College of Arts and Sciences
Marriage, Pride and Prejudice, Jane Austen
English Language and Literature | Literature in English, British Isles
Anderson, Joanna S., "Marriage: A Formative Institution" (2014). Senior Honors Theses. 461.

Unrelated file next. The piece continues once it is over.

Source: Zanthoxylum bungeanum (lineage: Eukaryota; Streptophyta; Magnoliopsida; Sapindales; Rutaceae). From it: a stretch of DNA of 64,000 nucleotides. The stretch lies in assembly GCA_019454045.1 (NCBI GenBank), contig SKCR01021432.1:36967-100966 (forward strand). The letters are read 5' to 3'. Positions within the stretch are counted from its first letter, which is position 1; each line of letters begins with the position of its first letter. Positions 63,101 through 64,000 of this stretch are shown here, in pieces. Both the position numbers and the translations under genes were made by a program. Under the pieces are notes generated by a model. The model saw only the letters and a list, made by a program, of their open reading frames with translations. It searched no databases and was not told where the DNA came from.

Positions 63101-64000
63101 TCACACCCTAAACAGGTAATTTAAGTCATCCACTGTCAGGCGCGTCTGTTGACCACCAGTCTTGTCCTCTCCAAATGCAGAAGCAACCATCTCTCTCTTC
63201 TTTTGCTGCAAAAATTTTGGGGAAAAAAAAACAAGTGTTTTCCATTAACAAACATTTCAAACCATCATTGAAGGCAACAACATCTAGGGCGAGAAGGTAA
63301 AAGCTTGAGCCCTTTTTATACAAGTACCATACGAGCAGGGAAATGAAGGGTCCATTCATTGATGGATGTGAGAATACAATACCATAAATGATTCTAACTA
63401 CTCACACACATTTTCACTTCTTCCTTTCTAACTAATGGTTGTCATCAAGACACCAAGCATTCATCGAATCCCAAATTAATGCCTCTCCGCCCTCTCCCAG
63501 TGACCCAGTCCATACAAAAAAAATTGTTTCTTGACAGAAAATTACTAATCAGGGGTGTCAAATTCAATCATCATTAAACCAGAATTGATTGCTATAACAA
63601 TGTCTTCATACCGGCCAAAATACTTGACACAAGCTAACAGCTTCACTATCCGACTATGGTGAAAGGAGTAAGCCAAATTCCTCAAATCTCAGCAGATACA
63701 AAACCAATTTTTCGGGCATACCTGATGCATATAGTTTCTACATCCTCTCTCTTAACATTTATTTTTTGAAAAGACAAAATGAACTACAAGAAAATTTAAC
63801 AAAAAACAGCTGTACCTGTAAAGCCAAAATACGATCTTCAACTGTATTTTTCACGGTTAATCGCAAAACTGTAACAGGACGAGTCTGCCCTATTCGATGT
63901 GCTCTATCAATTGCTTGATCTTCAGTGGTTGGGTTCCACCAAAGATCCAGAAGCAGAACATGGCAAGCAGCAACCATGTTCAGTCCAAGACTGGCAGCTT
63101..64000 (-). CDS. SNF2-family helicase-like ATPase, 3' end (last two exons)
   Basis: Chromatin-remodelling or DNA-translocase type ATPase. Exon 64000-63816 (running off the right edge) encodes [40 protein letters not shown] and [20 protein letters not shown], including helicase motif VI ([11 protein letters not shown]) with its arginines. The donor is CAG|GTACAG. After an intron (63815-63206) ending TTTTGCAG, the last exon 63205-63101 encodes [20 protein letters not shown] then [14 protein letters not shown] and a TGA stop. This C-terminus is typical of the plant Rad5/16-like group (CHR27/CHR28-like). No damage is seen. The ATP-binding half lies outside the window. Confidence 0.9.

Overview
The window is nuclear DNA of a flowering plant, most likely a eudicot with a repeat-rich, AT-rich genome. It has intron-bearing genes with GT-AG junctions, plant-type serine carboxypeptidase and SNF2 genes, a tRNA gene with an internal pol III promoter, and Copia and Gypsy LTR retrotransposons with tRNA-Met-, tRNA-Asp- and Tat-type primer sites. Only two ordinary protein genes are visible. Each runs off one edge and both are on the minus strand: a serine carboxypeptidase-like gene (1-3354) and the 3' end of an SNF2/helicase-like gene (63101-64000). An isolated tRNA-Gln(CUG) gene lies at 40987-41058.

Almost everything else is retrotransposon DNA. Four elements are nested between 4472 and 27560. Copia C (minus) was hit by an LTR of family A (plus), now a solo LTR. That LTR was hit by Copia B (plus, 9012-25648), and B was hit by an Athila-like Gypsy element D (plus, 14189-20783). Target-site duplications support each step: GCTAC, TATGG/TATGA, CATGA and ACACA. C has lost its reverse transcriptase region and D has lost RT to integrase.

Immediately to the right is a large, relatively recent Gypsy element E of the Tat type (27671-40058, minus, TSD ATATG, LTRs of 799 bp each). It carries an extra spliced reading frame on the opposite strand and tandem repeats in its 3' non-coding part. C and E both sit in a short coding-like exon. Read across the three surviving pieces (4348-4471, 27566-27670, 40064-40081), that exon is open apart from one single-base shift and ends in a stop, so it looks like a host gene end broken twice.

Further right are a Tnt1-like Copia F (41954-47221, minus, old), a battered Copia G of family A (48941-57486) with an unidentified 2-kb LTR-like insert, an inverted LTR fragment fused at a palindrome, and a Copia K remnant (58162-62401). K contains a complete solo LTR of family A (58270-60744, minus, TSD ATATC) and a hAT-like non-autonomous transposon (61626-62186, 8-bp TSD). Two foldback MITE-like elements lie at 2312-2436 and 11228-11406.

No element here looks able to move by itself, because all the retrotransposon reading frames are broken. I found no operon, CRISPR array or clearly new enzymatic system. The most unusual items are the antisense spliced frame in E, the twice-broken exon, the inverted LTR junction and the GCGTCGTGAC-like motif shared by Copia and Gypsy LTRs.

Pride and Prejudice, by Jane Austen, features five main marriages that demonstrate the eighteenth century companionate marriage model in varying degrees. Many of the societal changes in the eighteenth and nineteenth century contributed to the rise of the companionate marriage, and these many changes are reflected in the rising genre—the novel. Specifically, Jane Austen’s Pride and Prejudice incorporates the major themes of the novel as a genre, specifically, the rise of the individual and equality of souls, to show that the companionate model of marriage makes marriage a formational platform for two individuals. Austen clearly sets apart Elizabeth and Darcy’s marriage as the strongest union because they prove to be better suited companions based on their willingness to make their marriage the foundation on which they form each other as individuals and as a couple. Through this textual study and by contrasting and comparing each marriage, Darcy and Elizabeth’s marriage stands out because of their desire to make marriage a formational basis for their lives. While their marriage is a nineteenth-century fictional model, it holds truth that applies even today.